The PLOS One study, coming so close on the heels of similar findings just a few months earlier, sparked concern over the popular “low T” drugs, which have been aggressively marketed directly to consumers in recent years and grown into a $2 billion a year industry.
Some critics have said that the direct-to-consumer marketing has led to a large number of men believing that they suffer from hypogonadism, which causes low testosterone levels, or low T, which is a phrase coined by testosterone drug manufacturers.
The commercials for drugs like AndroGel, Testim and Axiron urge men to get their testosterone levels checked, but many say that it has resulted in doctors prescribing testosterone often without ever checking testosterone blood levels to men who are seeing the normal effects of aging. At least one other study has warned that when men do get the blood tests they are often unreliable.
The PLOS ONE article has been widely cited in other research, was shared across social media, received tens of thousands of views and significant reader comments and critiques. Dorm believes that it occurred not only because it was a topic of interest, but also because the article was free to access, instead of being behind a pay wall as is the case with most medical journal studies published online, which require that the article be purchased individually or that the reader be subscribed to that particular journal to gain access.
“[T]he value of this article may not be strictly in its views, shares, citations, or even saves, or any combination or calculation thereof, but instead in its open access visibility to the public, healthcare providers, federal agencies, and media outlets,” Dorm determined. “Anyone, anywhere in the world with Internet access can read this article and its surrounding discussion and then decided for themselves how to respond and react. and that alone is worth more than any level of metrics combined.”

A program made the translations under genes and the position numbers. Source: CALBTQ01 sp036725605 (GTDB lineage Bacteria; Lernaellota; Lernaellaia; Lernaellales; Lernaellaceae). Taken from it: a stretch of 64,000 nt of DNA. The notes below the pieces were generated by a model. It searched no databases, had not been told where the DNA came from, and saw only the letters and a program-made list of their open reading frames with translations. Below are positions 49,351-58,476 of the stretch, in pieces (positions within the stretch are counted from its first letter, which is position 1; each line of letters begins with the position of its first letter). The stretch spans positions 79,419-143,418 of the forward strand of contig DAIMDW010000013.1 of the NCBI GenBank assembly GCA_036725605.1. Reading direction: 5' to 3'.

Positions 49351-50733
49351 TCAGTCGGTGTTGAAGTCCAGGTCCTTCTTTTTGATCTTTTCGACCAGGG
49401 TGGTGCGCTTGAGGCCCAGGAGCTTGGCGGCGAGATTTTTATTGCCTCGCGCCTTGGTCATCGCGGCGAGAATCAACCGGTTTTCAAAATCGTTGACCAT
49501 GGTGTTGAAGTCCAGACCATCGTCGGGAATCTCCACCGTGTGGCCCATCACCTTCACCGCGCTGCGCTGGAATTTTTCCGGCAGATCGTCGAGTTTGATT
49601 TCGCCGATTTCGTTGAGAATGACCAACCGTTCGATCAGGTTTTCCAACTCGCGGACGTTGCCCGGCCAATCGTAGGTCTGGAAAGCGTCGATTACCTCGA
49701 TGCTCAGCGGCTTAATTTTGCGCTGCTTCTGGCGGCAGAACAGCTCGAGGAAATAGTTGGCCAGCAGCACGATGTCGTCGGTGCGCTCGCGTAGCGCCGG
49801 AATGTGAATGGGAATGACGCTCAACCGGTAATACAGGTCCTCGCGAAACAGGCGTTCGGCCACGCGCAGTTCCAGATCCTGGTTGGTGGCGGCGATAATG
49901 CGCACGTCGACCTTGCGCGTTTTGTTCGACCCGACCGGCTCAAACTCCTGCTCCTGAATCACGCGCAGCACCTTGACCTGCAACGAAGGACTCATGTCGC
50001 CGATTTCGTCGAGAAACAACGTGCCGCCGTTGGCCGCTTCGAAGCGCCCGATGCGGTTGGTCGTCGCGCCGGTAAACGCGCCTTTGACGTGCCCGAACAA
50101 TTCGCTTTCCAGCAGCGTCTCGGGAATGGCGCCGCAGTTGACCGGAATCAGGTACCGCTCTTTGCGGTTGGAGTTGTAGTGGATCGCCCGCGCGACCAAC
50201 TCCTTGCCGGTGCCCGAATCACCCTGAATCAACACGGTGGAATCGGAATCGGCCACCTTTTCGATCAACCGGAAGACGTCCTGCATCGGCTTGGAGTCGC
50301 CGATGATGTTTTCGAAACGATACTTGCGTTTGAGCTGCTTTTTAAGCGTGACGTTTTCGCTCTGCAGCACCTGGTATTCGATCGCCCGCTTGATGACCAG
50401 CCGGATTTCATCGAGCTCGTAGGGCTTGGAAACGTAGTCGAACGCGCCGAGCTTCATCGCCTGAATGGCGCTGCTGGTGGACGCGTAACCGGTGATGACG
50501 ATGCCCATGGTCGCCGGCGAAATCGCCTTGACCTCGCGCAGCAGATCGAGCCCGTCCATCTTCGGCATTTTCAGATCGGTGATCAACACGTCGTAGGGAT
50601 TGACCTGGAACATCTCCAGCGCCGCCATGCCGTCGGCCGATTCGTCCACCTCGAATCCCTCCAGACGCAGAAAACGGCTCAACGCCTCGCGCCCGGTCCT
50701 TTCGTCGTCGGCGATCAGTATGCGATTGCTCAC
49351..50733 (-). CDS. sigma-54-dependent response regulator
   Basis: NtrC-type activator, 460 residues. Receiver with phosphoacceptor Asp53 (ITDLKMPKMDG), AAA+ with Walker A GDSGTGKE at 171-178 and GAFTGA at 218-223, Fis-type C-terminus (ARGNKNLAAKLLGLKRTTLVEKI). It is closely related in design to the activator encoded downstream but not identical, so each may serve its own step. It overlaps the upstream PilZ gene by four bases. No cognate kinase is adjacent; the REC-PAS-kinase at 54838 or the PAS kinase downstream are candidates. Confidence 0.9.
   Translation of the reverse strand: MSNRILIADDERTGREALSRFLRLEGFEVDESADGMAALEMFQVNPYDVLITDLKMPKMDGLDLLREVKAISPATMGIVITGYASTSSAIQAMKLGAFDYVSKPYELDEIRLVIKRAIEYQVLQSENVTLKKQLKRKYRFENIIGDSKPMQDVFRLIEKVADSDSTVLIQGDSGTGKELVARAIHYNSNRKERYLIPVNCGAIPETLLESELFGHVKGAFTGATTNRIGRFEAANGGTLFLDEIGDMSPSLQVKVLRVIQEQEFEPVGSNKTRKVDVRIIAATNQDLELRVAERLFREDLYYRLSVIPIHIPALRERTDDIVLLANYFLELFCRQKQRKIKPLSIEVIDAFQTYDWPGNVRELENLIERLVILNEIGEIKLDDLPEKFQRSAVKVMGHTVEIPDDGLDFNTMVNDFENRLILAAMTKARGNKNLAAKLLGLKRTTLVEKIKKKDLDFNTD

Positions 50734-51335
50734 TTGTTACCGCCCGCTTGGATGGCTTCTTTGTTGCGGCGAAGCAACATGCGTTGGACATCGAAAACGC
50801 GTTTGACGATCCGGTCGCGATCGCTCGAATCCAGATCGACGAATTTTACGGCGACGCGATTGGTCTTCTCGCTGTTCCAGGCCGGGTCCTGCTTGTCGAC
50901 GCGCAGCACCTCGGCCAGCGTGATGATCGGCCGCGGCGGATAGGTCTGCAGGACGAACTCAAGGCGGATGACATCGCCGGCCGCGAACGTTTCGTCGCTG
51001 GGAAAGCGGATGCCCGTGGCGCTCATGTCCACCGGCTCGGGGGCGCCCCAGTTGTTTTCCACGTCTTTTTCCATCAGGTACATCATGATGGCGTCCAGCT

Testosterone Drug Lawsuits
Manufacturers of low testosterone drugs currently on the market are now facing a growing number of product liability lawsuits filed by men throughout the U.S. In recent months, hundreds of AndroGel lawsuits, Axiron lawsuits, Testim lawsuits and other claims involving testosterone gels, creams, patches and injections have been filed in courts throughout the country.
All of the complaints involve similar allegations, indicating that the drug makers withheld important information about the testosterone risks from consumers and the medical community. Men indicate that they never would have taken the low T drugs if they had been warned about the increased risk of suffering a heart attack, stroke, deep vein thrombosis (DVT), pulmonary embolism or sudden death.
As the number of testosterone drug lawsuits filed in U.S. District Courts nationwide has continued to grow, the U.S. Judicial Panel on Multidistrict Litigation established coordinated pretrial proceedings for the cases last month, centralizing all testosterone litigation before U.S. District Judge U.S. District Judge Matthew Kennelly in the Northern District of Illinois.